Recession? Never heard of it. Financial crisis? I don't know what you're talking about.

Bank of America (NYSE:BAC) is a four-bagger from its low just over a month ago. Citigroup (NYSE:C) has more than tripled in value. Wells Fargo (NYSE:WFC) announced that it expects to post a $3 billion quarterly profit, sending the stock up over 30%.

On Friday, our suggestion that banks permanently attached to the government's teat might make inferior long-term investments was sharply rejected by readers as "utter crap."

Panic hasn't shifted to jubilation this quickly since ... well ... last fall -- the last time Citigroup tripled in value and Wells Fargo announced better-than-expected earnings.

Which makes us wonder: Is the worst really behind us, or is this just another emotional outburst by investors who've swung from chaotic pessimism to blind optimism?

While there are indeed sprouts of hope, investors have plenty of reasons to remain suspicious. Here are a few arguments for and against jumping back into bank stocks.

Reasons to be bullish

(1) Buffett was right
"The spreads have never been wider." Warren Buffett told us last month. "This is a great time to be in banking." Boy, was he right.

With borrowing costs at zero, it's almost impossible for banks to not post operating profits. That boost is largely behind Wells Fargo's earnings surprise, as well as Citigroup's recent announcement of operating profitability. When you can borrow money at 0% and lend it out at 5%, good things are bound to happen.

(2) Good news from the stress test
While official results haven't been released, The New York Times reports all 19 major banks will not only pass the Treasury's "stress test," but regulators have found banks' books in better shape than they expected.

The stress test was never meant to be pass/fail -- and some banks will be found to need more capital -- but the results are apparently strong enough to avert taking over a major bank in its entirety.

(3) Get ready for the write-ups?
We're doing everything humanly possible to get frozen portions of the credit market flowing again. Sooner or later, it'll work.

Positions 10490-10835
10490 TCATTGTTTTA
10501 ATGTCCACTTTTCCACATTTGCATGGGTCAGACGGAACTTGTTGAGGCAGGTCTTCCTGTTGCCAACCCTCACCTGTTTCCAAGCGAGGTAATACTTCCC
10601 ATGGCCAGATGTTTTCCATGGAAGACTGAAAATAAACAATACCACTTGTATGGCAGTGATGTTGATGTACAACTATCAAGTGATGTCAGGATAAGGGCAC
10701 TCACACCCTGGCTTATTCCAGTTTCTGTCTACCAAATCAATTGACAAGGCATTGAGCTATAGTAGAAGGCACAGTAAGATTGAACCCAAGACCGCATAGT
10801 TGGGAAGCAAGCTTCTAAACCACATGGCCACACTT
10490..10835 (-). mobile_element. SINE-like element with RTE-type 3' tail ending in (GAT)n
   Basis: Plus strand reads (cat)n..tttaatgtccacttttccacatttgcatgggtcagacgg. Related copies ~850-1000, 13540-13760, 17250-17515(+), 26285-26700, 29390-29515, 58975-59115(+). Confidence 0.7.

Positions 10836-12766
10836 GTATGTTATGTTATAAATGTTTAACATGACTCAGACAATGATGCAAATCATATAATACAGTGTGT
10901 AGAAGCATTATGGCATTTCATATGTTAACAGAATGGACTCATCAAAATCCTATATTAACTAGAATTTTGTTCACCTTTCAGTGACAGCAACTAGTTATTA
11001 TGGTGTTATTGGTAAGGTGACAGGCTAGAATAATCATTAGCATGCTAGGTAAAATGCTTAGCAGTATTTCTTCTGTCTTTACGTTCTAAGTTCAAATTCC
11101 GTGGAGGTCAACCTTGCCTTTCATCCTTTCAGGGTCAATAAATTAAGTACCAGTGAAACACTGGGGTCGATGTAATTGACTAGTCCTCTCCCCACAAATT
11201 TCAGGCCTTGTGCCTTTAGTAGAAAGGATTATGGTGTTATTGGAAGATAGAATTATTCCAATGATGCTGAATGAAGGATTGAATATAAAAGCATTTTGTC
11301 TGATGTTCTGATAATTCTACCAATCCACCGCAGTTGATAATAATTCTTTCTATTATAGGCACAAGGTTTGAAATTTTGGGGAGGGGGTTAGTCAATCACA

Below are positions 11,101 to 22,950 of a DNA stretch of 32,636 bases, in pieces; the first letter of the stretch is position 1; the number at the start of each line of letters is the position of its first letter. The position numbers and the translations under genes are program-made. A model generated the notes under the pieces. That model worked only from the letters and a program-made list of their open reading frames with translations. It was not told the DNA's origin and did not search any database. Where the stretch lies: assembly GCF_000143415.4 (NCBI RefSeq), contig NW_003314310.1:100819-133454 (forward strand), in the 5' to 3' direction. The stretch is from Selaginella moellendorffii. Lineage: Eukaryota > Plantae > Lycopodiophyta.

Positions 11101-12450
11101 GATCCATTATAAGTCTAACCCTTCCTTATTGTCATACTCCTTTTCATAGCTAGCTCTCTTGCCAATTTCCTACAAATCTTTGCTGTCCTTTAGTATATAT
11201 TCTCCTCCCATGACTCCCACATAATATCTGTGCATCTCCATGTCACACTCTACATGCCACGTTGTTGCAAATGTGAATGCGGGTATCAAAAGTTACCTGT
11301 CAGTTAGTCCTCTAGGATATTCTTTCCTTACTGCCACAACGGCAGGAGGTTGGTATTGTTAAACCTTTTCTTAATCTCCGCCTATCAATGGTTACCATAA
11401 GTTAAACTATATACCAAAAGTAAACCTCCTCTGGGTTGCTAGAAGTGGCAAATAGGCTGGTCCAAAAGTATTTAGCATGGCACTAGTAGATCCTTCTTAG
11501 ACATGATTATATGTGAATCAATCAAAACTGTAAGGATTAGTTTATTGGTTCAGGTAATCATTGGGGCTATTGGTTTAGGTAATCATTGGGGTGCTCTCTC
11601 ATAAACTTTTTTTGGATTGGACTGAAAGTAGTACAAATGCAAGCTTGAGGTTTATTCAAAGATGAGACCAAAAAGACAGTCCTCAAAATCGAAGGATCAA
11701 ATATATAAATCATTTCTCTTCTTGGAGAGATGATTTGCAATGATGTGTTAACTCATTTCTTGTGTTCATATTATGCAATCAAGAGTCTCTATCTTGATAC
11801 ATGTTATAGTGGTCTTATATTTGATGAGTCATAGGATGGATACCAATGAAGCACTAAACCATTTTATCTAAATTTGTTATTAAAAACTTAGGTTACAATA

Between the public-private investment program, TALF, and trillion-dollar purchases of Fannie and Freddie securities, new prices might be discovered in a way that allows banks to write up the value of previously depressed assets. Relaxation of mark-to-market accounting rules could also let banks gain the upper hand on writedowns.

Reasons to be bearish

(1) Wells Fargo isn't your average bank
Sure, Wells Fargo appears to be doing great, but be honest -- Wells Fargo isn't exactly the poster child for financial fallout.

First and foremost, legacy Wells Fargo didn't have nearly the exposure to toxic CDO assets other major banks do, and the toxic waste inherited from the Wachovia acquisition was written down substantially as soon as it hit Wells Fargo's books. It also has a relatively small exposure to credit cards -- widely considered the next shoe to drop -- compared to Citi, B of A, JPMorgan Chase (NYSE:JPM), or American Express (NYSE:AXP). Most importantly, it priced risk better than almost anyone during the boom years.

That one bank is doing well means little for the industry as a whole. Since last fall, Goldman Sachs (NYSE:GS), Morgan Stanley (NYSE:MS), and Wells Fargo itself have trudged along while other banks have teetered on bankruptcy. Taking results of the strongest banks and assuming it's universal to the entire industry is the same sort of baseless optimism that got us here in the first place.

(2) There's so much more pain ahead
Fun facts:                                                                            

  • The International Monetary Fund now expects total global writedowns to reach $4 trillion -- a mere $3 trillion more than banks have already absorbed.
  • Meredith Whitney estimates nationwide home prices will fall 30% more than they already have.
  • Even the government admits unemployment could breach 10% by next year.
  • The pain of commercial real estate and credit card loans has barely been acknowledged yet.
  • Even the strongest banks have historically slim tangible common capital ratios.

(3) What did I miss?                         
Bank-stock investors have been slaughtered over the past year because balance sheets turned into a black hole of trillion-dollar complexities no honest investor could fully comprehend.

Yet now that shares have rallied, investors feel like financial geniuses with all the right answers. Message boards are suddenly filled with investors triumphantly giddy over the riches of bank stocks ... but what's really changed besides the share price? Very little.

The truth is, the same problems we had last month -- exploding delinquencies, rising unemployment, falling home values, and opaque balance sheets -- are still here. As Paul Krugman said last week, "We have some real real problems. They are not going to go away through self-fulfilling optimism."

Just a few thoughts to consider. Got your own opinion on bank stocks? Feel free to share it with us in the comment section below.

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Fool contributor Morgan Housel doesn't own shares in any of the companies mentioned in this article. American Express is a Motley Fool Inside Value recommendation. The Fool owns shares of American Express, and has a disclosure policy.